OLYMPIC fever was rife at Loughton Lodge on Monday when Team GB’s badminton hopefuls set off for their London 2012 base.
Chris Adcock, Imogen Bankier and Rajiv Ouseph all call Milton Keynes their home, but they will be swapping the roundabouts and grid roads for the Olympic Village for the next two weeks while they embark on the biggest challenge of their careers – a home Games.
The National Badminton Centre has been the breeding ground for the sport’s leading professionals for many a year, and London 2012 offers one of the best chances for the British hopefuls to write their names into the history books, with the competition getting underway this Saturday.
Adcock, 23, moved to MK from Leicester three years ago to hone his skills as one of Europe’s best players ready for the Games. He will be competing alongside Bankier in the Mixed Doubles, having qualified ahead of Nathan Robertson and Jenny Wallwork.
Adcock and Bankier won silver at the World Championships in London last year, but face top seeds Zhang Nan and Zhao Yunlei in the group stages in London.
After losing out to them in the World Championships final, Adcock and Bankier have since beaten the Chinese duo twice in their last three encounters.
And with Wembley Arena once again playing host to the world’s badminton stars, Adcock is hoping for a repeat performance, but this time going one better and winning Olympic gold on Friday, August 3.
He said: “The whole atmosphere and buzz that has been around this country over the last year building up to the Olympics has been just fantastic, and I can’t wait to put on a GB shirt and walk out in front of a home crowd in my home Olympics. For me, the best thing about London 2012, is London.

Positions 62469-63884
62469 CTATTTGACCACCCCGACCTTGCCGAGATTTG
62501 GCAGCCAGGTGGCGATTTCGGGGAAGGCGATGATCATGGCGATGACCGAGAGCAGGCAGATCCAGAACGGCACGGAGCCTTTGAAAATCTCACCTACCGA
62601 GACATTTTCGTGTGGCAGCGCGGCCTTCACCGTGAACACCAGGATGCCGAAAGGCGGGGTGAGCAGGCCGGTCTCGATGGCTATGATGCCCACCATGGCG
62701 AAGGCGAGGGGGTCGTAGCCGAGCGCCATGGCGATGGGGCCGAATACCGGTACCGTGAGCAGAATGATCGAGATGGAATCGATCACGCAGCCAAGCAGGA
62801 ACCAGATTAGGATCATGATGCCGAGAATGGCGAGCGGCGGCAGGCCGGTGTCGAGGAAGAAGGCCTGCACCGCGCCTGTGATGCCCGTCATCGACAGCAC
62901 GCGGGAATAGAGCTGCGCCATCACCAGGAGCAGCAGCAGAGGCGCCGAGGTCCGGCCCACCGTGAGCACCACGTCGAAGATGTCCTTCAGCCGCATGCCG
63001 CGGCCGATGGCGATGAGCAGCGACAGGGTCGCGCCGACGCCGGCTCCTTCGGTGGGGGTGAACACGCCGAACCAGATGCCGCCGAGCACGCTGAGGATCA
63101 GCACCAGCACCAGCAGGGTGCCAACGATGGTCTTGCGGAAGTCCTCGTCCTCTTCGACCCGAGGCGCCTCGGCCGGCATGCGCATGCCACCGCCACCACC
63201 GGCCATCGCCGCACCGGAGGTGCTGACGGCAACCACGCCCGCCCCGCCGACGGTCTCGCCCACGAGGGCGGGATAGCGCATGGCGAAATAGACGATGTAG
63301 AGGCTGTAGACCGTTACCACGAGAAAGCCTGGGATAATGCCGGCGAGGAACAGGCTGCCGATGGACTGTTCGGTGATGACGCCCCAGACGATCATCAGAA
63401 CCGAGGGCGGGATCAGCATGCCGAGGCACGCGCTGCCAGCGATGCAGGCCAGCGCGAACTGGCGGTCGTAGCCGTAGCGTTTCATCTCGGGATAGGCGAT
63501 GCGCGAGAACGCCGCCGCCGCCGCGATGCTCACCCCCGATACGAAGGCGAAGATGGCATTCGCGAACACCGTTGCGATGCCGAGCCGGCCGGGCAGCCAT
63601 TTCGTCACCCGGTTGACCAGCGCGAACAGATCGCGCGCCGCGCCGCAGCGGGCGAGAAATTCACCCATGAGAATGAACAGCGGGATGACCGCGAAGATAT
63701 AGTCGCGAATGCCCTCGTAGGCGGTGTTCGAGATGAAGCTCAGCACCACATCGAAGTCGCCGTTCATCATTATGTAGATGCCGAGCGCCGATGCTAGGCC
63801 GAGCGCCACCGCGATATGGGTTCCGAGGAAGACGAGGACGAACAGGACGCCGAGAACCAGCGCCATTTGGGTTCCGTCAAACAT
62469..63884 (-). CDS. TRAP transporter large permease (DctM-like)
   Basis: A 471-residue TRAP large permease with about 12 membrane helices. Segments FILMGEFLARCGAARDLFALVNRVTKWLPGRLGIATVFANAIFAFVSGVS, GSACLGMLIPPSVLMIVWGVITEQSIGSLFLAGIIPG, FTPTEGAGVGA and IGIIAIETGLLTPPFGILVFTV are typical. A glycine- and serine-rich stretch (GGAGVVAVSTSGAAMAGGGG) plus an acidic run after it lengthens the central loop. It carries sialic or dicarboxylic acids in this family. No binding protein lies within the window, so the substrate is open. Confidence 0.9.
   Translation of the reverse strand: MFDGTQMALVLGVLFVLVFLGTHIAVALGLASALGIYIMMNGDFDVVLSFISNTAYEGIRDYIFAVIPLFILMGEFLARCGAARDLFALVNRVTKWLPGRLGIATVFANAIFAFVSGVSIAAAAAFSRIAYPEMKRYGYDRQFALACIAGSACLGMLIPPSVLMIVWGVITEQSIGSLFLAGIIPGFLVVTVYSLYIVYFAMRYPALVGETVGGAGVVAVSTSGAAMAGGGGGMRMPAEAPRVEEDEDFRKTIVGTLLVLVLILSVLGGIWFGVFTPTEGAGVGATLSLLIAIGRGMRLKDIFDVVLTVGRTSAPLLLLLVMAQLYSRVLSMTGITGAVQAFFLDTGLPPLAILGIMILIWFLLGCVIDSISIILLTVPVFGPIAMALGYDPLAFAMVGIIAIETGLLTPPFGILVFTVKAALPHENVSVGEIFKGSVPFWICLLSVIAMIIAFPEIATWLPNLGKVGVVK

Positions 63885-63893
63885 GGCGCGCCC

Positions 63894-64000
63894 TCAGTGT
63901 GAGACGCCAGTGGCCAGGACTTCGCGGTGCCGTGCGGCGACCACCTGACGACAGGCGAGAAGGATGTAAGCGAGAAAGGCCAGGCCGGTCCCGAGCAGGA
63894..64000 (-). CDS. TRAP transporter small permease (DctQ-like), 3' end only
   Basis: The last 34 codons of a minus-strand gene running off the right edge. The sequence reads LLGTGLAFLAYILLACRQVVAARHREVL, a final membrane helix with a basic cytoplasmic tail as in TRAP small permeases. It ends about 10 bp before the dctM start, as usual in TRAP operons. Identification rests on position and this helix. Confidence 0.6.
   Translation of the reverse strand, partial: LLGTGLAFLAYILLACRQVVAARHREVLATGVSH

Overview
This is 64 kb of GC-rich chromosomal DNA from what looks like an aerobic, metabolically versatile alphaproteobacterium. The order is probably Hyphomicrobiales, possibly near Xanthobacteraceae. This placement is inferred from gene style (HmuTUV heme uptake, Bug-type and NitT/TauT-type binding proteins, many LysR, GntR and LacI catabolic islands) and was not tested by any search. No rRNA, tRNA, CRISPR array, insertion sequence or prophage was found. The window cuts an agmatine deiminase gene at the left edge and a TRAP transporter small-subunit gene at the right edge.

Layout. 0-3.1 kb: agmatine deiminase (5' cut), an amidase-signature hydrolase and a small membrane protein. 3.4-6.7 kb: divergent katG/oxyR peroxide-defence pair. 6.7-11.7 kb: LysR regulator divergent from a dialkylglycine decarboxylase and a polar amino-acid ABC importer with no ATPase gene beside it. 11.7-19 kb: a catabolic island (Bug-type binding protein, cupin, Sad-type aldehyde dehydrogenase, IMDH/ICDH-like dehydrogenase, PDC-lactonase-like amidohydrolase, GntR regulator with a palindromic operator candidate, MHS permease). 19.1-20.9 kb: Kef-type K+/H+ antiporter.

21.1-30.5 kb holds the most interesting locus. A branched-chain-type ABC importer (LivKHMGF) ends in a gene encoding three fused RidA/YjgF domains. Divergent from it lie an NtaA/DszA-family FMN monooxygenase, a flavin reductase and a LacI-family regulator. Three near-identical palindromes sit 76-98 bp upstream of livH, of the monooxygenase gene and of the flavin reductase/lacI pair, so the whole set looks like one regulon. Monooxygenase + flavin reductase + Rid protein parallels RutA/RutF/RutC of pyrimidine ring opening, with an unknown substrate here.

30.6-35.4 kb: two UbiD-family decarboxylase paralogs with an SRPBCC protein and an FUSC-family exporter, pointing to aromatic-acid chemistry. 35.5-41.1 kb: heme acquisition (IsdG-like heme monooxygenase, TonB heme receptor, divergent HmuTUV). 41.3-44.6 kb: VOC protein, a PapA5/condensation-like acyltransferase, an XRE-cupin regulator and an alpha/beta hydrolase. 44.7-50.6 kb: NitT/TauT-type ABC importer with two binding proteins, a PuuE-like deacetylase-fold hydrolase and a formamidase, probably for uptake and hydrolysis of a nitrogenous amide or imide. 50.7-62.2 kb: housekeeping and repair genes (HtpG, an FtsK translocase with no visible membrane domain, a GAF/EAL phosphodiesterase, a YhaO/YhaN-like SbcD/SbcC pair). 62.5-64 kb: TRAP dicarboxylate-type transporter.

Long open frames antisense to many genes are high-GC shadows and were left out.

“The home crowds, the friends and family will create such a buzz. We had a taste of this at last year’s World Championships when we won silver. It was the same venue and we had the home crowd behind us.
“I believe that if I perform to the very best of my ability – with the crowd behind me – that I can get a medal of any colour at London, and have shown that at the World Championships.
“The support we’ve had from the National Lottery has been fantastic and has enabled us to train full time at the National Badminton Centre in Milton Keynes and I’m extremely grateful for that – so keep buying those tickets.
“The support there is out of this world. Everyone from the coaches, physiotherapists, nutritionists and staff, as well as family and friends, have been unbelievable and I could not have asked for more.”
Adcock’s playing partner Bankier, 24, didn’t have much of an Olympic dream until eight years ago when she shared the nation’s pride in watching Gail Emms and Robertson win silver in Athens, and has used that image to inspire her.
“To think I’m going to be a part of the Olympics is a great thought,” said Bankier, who moved to MK from Glasgow.
“It’s great to have a home Games. I can’t wait to be there, it’s so exciting. The whole country is getting behind it. It’s the biggest sporting event in the world and to be part of that is a great feeling.
“The pinnacle of every athlete’s career is to play in the Olympics. There is a real passion among all athletes because everyone wants that gold medal.
“Wembley Arena sold out very quickly so that says something about the demand for badminton.”
Rajiv Ouseph recently moved from Hounslow to Milton Keynes to train at the National Badminton Centre.
His success in the singles format has seen him rise up to 25th in the world rankings, but he’s hoping to exceed expectation in the biggest competition of his life.
“A home advantage will be a big thing,” Ouseph said. “Having the crowd on your side can give you a big boost and inspire you to give an extra few percent which could make all the difference.
“There is going to be a lot of expectation on some of the home players, but if you can turn that into performance then more people will get behind you and it will hopefully have a knock on effect for all GB badminton players.
“The Centre is a great place to train and has given us all the preparation we could need over the Olympic qualifying year.
“There is a good luck message board at the Centre with hundreds of good luck messages on which have been submitted.
“It’s great to see the support and the country getting behind us.”